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18 March 2024 - Defending Democracy - Oral evidence

Committee National Security Strategy (Joint Committee)
Inquiry Defending Democracy

Monday 18 March 2024

Start times: 3:00pm (private) 4:15pm (public)

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JCNSS questions the Oversight Board for Meta, Ofcom, the Electoral Commission and other experts on ‘Defending Democracy’ as UK approaches General Election

In 2021 the UK’s Integrated Review stated that protecting democracy was the “first duty of any Government” and reiterated this position last year, promising “new action” on defending democracy at home and abroad as it acknowledged that democratic resilience had come into focus as an “area of vulnerability for the UK”.

Meeting details

At 4:00pm: Private discussion
Inquiry Defending Democracy
At 4:15pm: Oral evidence
Inquiry Defending Democracy
Professor of International Relations at University of Nottingham
Oversight Board for Meta
At 5:00pm: Oral evidence
Inquiry Defending Democracy
Ethics Fellow in the Public Policy Programme at The Alan Turing Institute
Chief Economics Commentator at Financial Times
Director of Online Safety Policy at Ofcom
At 5:45pm: Oral evidence
Inquiry Defending Democracy
Director of Regulation and Digital Transformation at Electoral Commission
Chief Executive at Electoral Commission

On Monday 18 March the JCNSS will open oral evidence in its inquiry into Defending Democracy with a lineup including Pamela San Martin of Meta’s Oversight Board (the company that owns Facebook, Whatsapp, and Instagram), the FT’s Martin Wolf, experts in artificial intelligence and foreign electoral interference, Ofcom and the Electoral Commission, to explore evolving threats to UK democracy and how these are being addressed.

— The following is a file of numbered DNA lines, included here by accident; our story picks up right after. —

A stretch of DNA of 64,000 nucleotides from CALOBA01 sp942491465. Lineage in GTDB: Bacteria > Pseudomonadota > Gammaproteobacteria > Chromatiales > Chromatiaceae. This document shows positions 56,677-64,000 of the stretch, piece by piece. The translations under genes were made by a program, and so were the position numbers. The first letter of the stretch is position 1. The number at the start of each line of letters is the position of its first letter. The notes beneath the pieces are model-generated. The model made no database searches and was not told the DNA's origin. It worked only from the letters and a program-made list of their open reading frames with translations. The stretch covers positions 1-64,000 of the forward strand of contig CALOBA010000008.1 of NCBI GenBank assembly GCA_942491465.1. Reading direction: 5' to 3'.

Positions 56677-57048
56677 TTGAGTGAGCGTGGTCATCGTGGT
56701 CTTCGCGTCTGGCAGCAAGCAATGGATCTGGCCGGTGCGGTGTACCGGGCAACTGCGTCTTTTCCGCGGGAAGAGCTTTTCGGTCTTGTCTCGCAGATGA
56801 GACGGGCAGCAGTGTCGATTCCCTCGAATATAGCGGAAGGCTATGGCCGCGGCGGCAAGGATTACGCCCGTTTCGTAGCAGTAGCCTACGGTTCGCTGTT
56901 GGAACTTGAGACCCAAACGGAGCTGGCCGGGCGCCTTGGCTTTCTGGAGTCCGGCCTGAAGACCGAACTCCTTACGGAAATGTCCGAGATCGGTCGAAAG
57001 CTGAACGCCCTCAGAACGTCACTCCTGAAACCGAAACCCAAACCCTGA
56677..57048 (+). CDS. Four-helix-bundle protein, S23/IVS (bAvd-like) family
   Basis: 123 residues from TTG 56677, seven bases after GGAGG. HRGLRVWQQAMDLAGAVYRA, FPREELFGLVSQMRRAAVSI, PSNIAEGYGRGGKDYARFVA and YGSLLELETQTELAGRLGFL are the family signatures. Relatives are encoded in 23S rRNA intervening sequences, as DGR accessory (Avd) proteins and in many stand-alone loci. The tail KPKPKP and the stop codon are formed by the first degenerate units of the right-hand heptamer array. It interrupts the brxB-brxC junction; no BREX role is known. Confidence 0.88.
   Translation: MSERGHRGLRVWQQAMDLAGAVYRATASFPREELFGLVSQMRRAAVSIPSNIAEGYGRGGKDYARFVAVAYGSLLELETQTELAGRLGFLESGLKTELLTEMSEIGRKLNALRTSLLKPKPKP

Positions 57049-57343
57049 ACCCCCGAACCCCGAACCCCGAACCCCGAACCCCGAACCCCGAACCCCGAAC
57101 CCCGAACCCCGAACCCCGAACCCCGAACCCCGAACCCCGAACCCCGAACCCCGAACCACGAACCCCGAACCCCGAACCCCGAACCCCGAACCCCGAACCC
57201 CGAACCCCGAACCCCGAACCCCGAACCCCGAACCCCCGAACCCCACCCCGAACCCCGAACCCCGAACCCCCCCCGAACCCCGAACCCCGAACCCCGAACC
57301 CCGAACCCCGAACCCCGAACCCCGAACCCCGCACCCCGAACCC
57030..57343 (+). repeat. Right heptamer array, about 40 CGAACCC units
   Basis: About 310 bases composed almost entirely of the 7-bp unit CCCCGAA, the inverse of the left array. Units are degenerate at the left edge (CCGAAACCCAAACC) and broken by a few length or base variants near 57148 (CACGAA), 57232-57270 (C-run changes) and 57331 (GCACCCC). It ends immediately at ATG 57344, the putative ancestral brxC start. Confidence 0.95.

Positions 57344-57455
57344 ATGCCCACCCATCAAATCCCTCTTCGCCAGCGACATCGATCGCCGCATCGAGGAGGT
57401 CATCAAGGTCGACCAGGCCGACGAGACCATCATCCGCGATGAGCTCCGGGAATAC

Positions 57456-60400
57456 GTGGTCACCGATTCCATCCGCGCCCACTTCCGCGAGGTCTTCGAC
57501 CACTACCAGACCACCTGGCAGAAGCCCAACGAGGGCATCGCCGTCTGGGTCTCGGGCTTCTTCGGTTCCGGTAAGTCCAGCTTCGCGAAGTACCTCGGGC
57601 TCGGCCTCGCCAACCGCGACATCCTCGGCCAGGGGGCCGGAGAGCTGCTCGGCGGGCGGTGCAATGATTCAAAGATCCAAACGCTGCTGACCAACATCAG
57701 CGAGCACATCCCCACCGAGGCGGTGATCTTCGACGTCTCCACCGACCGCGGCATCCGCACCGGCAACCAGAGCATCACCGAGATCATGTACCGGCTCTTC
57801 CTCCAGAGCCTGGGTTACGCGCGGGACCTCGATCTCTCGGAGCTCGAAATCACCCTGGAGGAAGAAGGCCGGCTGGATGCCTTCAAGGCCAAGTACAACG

There are expected to be over 70 national elections around the world this year, including in the UK and USA, and reports of foreign interference and the production of ‘deepfakes’ and other forms of disinformation and misinformation are proliferating daily. Some organisations have been developing new tools to help individuals understand who is targeting them politically online. The UK’s National Cyber Security Centre has said that the UK Government “is almost certain that Russian actors sought to interfere in the 2019 general elections”, and that we can now “expect to see the integrity of our systems tested again”.   

The Committee will question the three expert panels on the risks from foreign interference, the role of emerging technologies and what role the media and independent bodies play in countering these challenges. It will also focus on risks to the election process itself and the Electoral Commission’s work to ensure the UK’s electoral integrity. The second panel will demonstrate to the Committee an example of a “deepfake” image and explain how deepfakes can be identified.


Room 8, Palace of Westminster

How to attend